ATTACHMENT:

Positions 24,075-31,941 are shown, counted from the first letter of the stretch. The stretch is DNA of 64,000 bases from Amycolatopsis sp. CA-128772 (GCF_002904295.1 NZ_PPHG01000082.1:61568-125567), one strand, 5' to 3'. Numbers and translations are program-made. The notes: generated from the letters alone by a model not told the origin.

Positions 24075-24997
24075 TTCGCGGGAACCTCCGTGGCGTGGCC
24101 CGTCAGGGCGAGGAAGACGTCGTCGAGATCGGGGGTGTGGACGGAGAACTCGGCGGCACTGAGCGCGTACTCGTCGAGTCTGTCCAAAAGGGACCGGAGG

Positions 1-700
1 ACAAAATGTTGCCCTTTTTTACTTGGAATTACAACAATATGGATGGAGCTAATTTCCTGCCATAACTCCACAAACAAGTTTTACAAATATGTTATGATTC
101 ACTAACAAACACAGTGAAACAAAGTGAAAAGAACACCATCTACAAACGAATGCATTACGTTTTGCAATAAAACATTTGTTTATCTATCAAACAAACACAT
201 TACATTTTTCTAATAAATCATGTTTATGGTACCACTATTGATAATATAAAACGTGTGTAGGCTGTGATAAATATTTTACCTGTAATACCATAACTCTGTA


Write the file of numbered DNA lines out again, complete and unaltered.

Positions 24,075-31,941 are shown, counted from the first letter of the stretch. The stretch is DNA of 64,000 bases from Amycolatopsis sp. CA-128772 (GCF_002904295.1 NZ_PPHG01000082.1:61568-125567), one strand, 5' to 3'. Numbers and translations are program-made. The notes: generated from the letters alone by a model not told the origin.

Positions 24075-24997
24075 TTCGCGGGAACCTCCGTGGCGTGGCC
24101 CGTCAGGGCGAGGAAGACGTCGTCGAGATCGGGGGTGTGGACGGAGAACTCGGCGGCACTGAGCGCGTACTCGTCGAGTCTGTCCAAAAGGGACCGGAGG

Positions 1-700
1 ACAAAATGTTGCCCTTTTTTACTTGGAATTACAACAATATGGATGGAGCTAATTTCCTGCCATAACTCCACAAACAAGTTTTACAAATATGTTATGATTC
101 ACTAACAAACACAGTGAAACAAAGTGAAAAGAACACCATCTACAAACGAATGCATTACGTTTTGCAATAAAACATTTGTTTATCTATCAAACAAACACAT
201 TACATTTTTCTAATAAATCATGTTTATGGTACCACTATTGATAATATAAAACGTGTGTAGGCTGTGATAAATATTTTACCTGTAATACCATAACTCTGTA